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Janiszyn said backstage before the event began and again half way through that she was not nervous. However, she said in the moment of suspense after all four other court members were named, a nervous shiver went up her spine. "She started clutching my arm," said Janiszyn's escort, Andrew Crandall, 18, of Springfield.
Fifty eight future cotillionaires, which Springfield Hospital Foundation director and Cotillion master of ceremonies Larry Kraft called "a wonderful and popular addition" to the event, also were introduced. The young girls, in white dresses with pink trim, performed "I Think We're Alone Now" with the senior contestants. The young boys donned baseball caps along with the older male escorts for a rendition of "Centerfield."
Janiszyn said she hadn't considered participating in the event until learning it was the 50th anniversary of the Springfield Hospital fund raiser. Then she knew she wanted to share in a piece of Springfield history.
For many in this working class community, the words "cotillion" and "Apple Blossom" stir up a host of memories each one a little different from Air Max Zero Legit Check
The finale, featuring a medley of Broadway tunes played on the piano by Joe Peters, was a tribute to former cotillion director Bob Spindler.
For Barbara Janiszyn, the 50th cotillion took on a strange and wonderful feeling, as it did for her daughter. In fact, Barbara Janiszyn's father, John Barry, opened the school 50 years ago when it Air Max Zero Ultra was first built and he was its principal.
The Director's Choice Awards are chosen by the production team and given to individuals who helped make rehearsals run smoothly. This year's awards went to Keith Bevacqua, 18, of Springfield, and Katie White, 18, of Springfield. The recipients of the Mr. and Miss Congeniality awards, voted on by fellow cotillionaires for demonstrating the spirit of the Cotillion, were Jacob Chase, 18, of Springfield, Sean Holt, 18, of Springfield, and Jessica Kischko, 18, of Springfield.
He could not be at the school Saturday night to see his granddaughter take the crown as his wife was ill at Springfield Hospital the very institution organizing the event.
The opening medley featured escorts and contestants in a high energy collection of songs stretching across five decades, including "Jailhouse Rock," "The Twist," "Shake Your Booty," "Electric Slide" and "Boot Scootin' Boogie."
Apple Blossom Queen named at 50th Cotillion
the next. As summer nears, each Cotillion passes into memory quickly, like so many blossoms of spring. But its tradition lives on.
"It's overwhelming and it feels bizarre," Janiszyn said as flower bouquets were piled into her arms, one atop another.
Half a dozen young women from the area sang and danced in dark pink satin gowns alongside their escorts, who wore tuxedos with matching pink ties and vests. The contestants were scored by a panel of judges based on poise and personality during the floor performance Saturday night and the interview earlier that day.
In Janiszyn's court were fellow seniors Katie White, 18, of Springfield; Amber Bettini, 18, of Chester; Kelsi Bresland, 18, of Springfield; and Svea Gammon, 18, of Springfield.
The cotillion's theme this year was "Memory Lane."
While judges deliberated over scores, the escorts continued the entertainment with a performance of "Men in Black," complete with sunglasses and futuristic dance moves.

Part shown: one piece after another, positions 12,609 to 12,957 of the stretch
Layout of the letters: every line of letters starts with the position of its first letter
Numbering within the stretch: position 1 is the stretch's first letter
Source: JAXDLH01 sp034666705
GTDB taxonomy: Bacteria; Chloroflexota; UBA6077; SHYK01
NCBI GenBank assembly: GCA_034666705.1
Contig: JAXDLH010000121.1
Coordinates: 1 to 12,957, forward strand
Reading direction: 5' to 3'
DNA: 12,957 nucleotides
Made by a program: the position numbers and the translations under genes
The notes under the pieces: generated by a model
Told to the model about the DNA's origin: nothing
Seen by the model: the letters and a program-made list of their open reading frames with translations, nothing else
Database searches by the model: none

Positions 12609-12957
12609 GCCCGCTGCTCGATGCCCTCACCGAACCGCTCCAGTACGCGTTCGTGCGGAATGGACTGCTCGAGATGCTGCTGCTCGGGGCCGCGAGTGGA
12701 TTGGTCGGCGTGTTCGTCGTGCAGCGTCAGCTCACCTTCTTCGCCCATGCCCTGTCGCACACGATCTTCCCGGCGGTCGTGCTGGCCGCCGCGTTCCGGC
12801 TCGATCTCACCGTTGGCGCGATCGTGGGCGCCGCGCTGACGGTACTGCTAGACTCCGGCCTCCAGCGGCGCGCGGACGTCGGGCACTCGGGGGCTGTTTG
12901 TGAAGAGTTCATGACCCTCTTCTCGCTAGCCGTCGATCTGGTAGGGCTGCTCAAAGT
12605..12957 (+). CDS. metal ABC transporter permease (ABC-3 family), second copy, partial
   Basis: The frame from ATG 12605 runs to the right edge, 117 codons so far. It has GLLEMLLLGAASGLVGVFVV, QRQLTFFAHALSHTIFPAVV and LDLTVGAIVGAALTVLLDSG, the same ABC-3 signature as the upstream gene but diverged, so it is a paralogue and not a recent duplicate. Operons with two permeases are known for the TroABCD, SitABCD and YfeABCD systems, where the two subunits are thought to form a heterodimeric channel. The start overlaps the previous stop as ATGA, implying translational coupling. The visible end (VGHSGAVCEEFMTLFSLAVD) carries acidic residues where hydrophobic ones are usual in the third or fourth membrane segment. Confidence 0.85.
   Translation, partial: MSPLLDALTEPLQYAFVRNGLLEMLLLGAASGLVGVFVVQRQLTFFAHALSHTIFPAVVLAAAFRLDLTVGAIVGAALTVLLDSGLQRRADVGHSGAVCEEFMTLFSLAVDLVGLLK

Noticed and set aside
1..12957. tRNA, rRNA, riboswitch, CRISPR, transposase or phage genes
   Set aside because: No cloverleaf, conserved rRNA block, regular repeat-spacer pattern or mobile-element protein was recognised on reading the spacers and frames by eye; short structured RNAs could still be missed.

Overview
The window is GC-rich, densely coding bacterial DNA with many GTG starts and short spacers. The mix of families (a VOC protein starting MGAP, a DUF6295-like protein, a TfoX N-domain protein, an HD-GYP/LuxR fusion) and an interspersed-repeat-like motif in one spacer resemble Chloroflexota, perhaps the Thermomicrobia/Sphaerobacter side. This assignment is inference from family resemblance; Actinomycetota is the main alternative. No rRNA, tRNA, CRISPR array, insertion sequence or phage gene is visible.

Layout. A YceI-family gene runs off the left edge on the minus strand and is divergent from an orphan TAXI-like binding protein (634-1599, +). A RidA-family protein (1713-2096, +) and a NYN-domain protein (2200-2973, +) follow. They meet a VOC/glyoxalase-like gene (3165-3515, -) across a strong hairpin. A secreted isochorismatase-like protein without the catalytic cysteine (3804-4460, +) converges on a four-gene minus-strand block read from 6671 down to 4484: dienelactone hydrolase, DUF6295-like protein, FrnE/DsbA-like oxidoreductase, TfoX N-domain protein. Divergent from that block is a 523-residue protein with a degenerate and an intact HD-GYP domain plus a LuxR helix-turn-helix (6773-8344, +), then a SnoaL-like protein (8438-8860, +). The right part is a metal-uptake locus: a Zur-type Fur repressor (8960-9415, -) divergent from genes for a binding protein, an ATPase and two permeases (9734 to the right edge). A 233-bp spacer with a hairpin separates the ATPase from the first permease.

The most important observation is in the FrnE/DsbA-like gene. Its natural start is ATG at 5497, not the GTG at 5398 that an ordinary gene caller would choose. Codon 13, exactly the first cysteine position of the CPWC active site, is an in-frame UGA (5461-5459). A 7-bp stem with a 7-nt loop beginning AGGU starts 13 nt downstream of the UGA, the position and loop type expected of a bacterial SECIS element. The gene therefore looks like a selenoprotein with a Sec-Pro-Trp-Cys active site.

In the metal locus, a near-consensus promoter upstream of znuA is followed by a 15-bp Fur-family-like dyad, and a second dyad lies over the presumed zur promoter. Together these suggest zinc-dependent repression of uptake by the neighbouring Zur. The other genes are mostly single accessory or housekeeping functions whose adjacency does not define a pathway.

To celebrate the golden anniversary of the Cotillion, 14 former queens from 1963 to 2003 were introduced on the arm of a prominent member of the community or a Springfield Hospital board member or employee.
One night a year for the past 50 years, the Riverside Middle School gymnasium has been transformed into a ballroom, and this year was no exception: soft lighting, pink streamers and flowers.
Janiszyn, who plans to study English next year at the University of Vermont, said the judges asked her what she would do with her title if she won.
Janiszyn will forever be etched into the history of one of the few remaining cotillions in the nation.
SPRINGFIELD When Mikhaila Janiszyn, 18, of Springfield, was crowned the 2006 Apple Blossom Queen on Saturday night, a packed Riverside Middle School gymnasium burst into cheers of applause.
The evening started in a flurry of preparation backstage with last minute flowers to be received, hair to be curled, make up to be fixed.
to the Apple Blossom crown. "Then I said I wanted to act as a role model because the little kids [the future cotillionaires] looked up to us."
for jeans and T shirts; conversation followed the young people out the door, leaving behind only a few dedicated organizers to clean up. Then, the gym fell quiet.
Then it was time for awards.
Crandall said he never doubted for a moment that Janiszyn would be crowned Saturday night. "I told her after the dress rehearsal Friday that if she put in 150 percent, I knew she could take it home. And she did. It's rightfully hers," he said.
Then, the young women were presented with their escorts to "Georgia on My Mind." Gears shifted again for a sassy version of "Respect."
She said at first she wondered aloud if there were any responsibilities attached Nike Air Max 1 Ultra Breathe Black
Shortly after Janiszyn was crowned, tuxedos and gowns were exchanged Nike Air Max Zero Pre Order
Janiszyn said it was odd the night was linked by so many coincidences. "It's just so weird. They wanted to be here so badly," she said of her grandparents.
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